That wouldn't be unusual for most Canadian Football League teams, but it hasn't happened to the Alouettes since 2000.
And general manager Jim Popp doesn't want three in a row.
"We won our division last year, we didn't win our playoff game, but we've been right there," Popp said. "We all felt we should have been in five straight Grey Cups.''
The Alouettes were first in the East Division at 11-7 last season but were beaten at home in the division final by the eventual Grey Cup champion Toronto Argonauts.
But it wasn't that defeat that sparked a big change in Montreal.
Rather, it was coach Marc Trestman finally landing his dream job as an NFL head coach with the Chicago Bears.
Trestman's departure after five years brought in former U.S. university coach Dan Hawkins. Like his predecessor, Hawkins enters the CFL with no experience of the 12-man game.
The difference is that this time he will be well-supported with a staff of 11 co-ordinators and assistants.
Among them is former Winnipeg head coach Doug Berry, who was hired as Hawkins' senior adviser and who could likely step into the top job if needed.
The main job will be to bring consistency to the defence and special teams.
The offence is almost unchanged from a year ago, except for the addition of 35-year-old receiver Arland Bruce III to replace the departed Brian Bratton.
It all hinges on the health of quarterback Anthony Calvillo, the league's all-time passing leader who turns 41 on Aug. 23.
Calvillo is hardly slowing down. He wasn't fast to begin with. And last season he topped, 5,000 yards passing for the seventh time, completing 333 for 5,082 yards, 31 touchdowns and 14 interceptions.
He is coming off surgery to his non-throwing shoulder but looked sharp in the pre-season. The team signed free agent Quinton Porter as insurance, but the veteran pivot asked for his release when it became clear he wouldn't get the back-up role ahead of third-stringer Josh Neiswander and impressive newcomer Tanner Marsh.
Calvillo has his offensive line intact and his solid array of tall receivers in S.J. Green, Jamel Richardson and Brandon London. Adding Bruce was a bonus.
They will start the season with both incumbent running back Brandon Whitaker and new signing Jerome Messam out with injuries. Chris Jennings, who filled in after Whitaker blew out a knee last season, is to start the campaign but the multi-skilled Whitaker is expected back soon.
The offence was not an area of concern for Montreal.
Perhaps their biggest problem last season was special teams, where they gave up too many long returns and couldn't get their own return game going. The result was weak field position at both ends.
With new special teams co-ordinator Ray Rychelski in place, they hope speedy Noel Devine will break more long returns this season. Last year, special teams was only one of former coach Andy Bischoff's many duties.
"I don't know if it was the philosophy or we needed to get better personnel-wise, but for whatever reason, we were getting big field position changes," said Popp. "We didn't seem to get the returns and we seemed to give up big returns.
"The coaching was good, but there was something not clicking."
"Coach Ray's approach is different. It's more like NFL teams. It's very direct. We'll see what results we get."
There were changes in the defensive backfield with the signing of veteran cornerbacks Byron Parker and Geoff Tisdale. Dwight Anderson and Seth Williams are gone.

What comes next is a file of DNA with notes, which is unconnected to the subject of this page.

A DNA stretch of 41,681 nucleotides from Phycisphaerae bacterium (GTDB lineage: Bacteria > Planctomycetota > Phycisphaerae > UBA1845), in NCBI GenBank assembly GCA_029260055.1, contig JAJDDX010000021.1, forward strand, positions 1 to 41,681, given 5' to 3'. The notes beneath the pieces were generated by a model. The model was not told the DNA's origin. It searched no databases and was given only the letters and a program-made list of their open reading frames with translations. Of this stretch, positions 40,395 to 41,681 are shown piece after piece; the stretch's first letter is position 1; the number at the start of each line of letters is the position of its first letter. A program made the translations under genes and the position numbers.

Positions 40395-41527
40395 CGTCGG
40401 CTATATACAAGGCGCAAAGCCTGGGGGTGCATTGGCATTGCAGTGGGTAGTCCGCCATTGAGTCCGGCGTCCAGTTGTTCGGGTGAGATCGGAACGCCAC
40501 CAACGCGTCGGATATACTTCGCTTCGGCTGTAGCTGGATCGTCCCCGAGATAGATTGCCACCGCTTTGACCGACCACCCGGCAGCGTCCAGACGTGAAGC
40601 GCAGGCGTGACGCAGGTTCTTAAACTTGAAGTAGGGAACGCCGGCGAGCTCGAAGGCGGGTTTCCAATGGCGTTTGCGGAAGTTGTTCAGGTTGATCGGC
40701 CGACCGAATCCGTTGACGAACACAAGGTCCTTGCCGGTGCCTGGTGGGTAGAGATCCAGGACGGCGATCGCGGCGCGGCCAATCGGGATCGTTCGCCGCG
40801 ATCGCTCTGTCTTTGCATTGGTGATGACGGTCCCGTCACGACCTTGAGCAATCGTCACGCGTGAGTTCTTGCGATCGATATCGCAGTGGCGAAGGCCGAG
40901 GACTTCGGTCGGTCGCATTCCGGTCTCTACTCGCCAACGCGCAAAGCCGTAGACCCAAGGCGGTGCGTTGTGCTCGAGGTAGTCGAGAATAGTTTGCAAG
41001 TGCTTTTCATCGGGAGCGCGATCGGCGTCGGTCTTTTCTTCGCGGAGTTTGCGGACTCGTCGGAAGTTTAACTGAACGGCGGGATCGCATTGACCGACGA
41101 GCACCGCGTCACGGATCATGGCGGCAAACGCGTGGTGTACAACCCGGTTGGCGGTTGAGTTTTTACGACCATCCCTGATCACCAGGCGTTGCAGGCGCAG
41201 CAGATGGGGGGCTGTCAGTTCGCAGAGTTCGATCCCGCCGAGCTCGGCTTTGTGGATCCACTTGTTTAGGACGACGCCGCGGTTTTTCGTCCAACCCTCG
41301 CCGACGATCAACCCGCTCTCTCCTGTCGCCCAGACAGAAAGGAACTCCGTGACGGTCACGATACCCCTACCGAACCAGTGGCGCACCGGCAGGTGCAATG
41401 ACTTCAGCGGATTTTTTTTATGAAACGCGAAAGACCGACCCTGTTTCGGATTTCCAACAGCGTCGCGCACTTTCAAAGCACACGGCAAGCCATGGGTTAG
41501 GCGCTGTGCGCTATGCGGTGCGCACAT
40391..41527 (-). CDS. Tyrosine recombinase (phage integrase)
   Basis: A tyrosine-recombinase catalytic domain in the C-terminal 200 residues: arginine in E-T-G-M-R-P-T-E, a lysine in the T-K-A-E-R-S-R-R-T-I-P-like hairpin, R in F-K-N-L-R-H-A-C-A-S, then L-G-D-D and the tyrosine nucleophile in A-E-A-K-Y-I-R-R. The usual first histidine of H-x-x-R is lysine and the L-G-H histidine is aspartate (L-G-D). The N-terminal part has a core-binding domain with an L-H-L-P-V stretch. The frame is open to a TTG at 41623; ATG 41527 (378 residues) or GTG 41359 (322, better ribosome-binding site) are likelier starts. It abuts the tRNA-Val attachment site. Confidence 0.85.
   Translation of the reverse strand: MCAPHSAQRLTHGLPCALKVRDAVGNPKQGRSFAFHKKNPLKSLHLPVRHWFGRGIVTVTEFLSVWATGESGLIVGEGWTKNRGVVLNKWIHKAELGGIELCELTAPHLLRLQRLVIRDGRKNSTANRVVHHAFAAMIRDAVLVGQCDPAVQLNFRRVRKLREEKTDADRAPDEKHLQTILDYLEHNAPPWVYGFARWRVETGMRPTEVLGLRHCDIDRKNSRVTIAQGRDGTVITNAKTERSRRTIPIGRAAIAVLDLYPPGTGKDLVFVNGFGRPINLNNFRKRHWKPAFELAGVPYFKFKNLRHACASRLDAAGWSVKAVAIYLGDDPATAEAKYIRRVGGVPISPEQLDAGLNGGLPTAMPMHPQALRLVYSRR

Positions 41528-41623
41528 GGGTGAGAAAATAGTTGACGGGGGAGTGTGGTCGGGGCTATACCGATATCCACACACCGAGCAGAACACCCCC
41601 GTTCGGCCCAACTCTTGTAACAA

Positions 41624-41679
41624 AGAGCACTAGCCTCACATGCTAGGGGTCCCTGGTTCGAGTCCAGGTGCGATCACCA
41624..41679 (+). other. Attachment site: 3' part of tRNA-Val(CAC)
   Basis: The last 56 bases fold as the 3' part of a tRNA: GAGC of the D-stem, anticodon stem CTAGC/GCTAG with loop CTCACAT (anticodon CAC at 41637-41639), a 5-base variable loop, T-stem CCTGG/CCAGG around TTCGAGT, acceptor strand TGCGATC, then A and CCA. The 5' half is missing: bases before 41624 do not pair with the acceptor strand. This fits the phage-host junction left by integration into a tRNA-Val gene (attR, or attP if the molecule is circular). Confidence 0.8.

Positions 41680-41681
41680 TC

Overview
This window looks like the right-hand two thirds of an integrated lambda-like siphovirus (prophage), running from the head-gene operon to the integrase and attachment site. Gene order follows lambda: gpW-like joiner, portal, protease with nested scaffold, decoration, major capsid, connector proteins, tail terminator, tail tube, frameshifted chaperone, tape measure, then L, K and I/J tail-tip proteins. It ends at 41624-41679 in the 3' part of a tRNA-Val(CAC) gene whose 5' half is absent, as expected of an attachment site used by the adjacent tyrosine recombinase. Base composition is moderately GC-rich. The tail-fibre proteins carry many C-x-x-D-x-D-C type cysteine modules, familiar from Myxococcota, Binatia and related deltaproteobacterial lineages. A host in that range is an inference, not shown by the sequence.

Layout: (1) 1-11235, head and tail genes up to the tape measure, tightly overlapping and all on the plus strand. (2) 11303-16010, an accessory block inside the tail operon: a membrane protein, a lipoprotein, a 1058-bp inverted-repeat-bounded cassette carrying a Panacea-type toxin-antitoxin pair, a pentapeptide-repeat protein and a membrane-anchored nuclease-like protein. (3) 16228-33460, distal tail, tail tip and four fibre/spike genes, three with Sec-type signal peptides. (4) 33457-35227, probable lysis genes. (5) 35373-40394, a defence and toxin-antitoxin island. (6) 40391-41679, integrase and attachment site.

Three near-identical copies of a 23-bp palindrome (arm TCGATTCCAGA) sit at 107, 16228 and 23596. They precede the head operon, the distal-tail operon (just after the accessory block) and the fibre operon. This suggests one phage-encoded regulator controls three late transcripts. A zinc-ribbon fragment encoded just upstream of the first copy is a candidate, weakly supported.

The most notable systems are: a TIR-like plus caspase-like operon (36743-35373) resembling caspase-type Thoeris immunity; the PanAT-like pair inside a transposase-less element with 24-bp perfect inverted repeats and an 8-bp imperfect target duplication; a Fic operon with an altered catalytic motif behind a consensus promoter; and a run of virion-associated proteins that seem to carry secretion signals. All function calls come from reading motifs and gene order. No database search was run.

The biggest change may be moving bruising tackler Kyries Hebert from safety to outside linebacker, his natural position. Canadian Shea Emry remains at middle linebacker with Chip Cox also back, and with the versatile Marc-Olivier Brouillette slotting in wherever he's needed.
Rookie Mike Edem, drafted third overall from the University of Calgary, has been impressive at safety, flanked by returning defensive backs Billy Parker and Jerald Brown.
The team has also gone back to a four-man line and signed the spirited Ejiro Kuale from Toronto to play rush end along with veteran John Bowman. Scooter Berry and Alan Michael Cash return at tackle, and Moton Hopkins is back after missing a year with a blood clot in a leg.
Popp wants stability on defence after going through a succession of defensive co-ordinators in recent years. Each one changed the system so that new players were needed to fit the co-ordinator's style. Jeff Reinebold is out, and the new co-ordinator is Noel Thorpe.
"With coaches, co-ordinators and philosophies, that there hasn't been the consistency we had on offence," said Popp. "You're trying to find a coach that maybe fits the personnel better.
"That was thought out much better this time around. Reinebold is a very good coach, it just didn't work. We were very good some weeks and others we weren't. But that's our league. The best co-ordinators have had 500-yard games against them. But you want consistency, not a roller coaster."
"The system is simplified. In the system that had evolved, there were a lot of checks and changes and when there are always new people in, everyone's not always on the same page and it becomes difficult. In this system, there are less adjustments. There's a lot more man coverage. Usually that will spell out less mistakes."
Popp hopes better special teams and defence will bring the Alouettes back to the Grey Cup game, where they've been eight times in 13 years, winning in 2002, 2009 and 2010.
It will be the 18th season since the team returned to Montreal in 1996 after a 10-year hiatus and they've had winning records every year but two — 9-9 in 2001 and 8-10 in 2007. In that span, they've never missed the playoffs.
"We've been at a high level, and the question is whether we stay at that level or drop a notch down," said Popp, who has been GM for all that time. "But those are the two areas that, if we can be better, we'll already be a better team."
Note to readers: This is a corrected story. A previous version had Jeff Reinebold's name spelled incorrectly.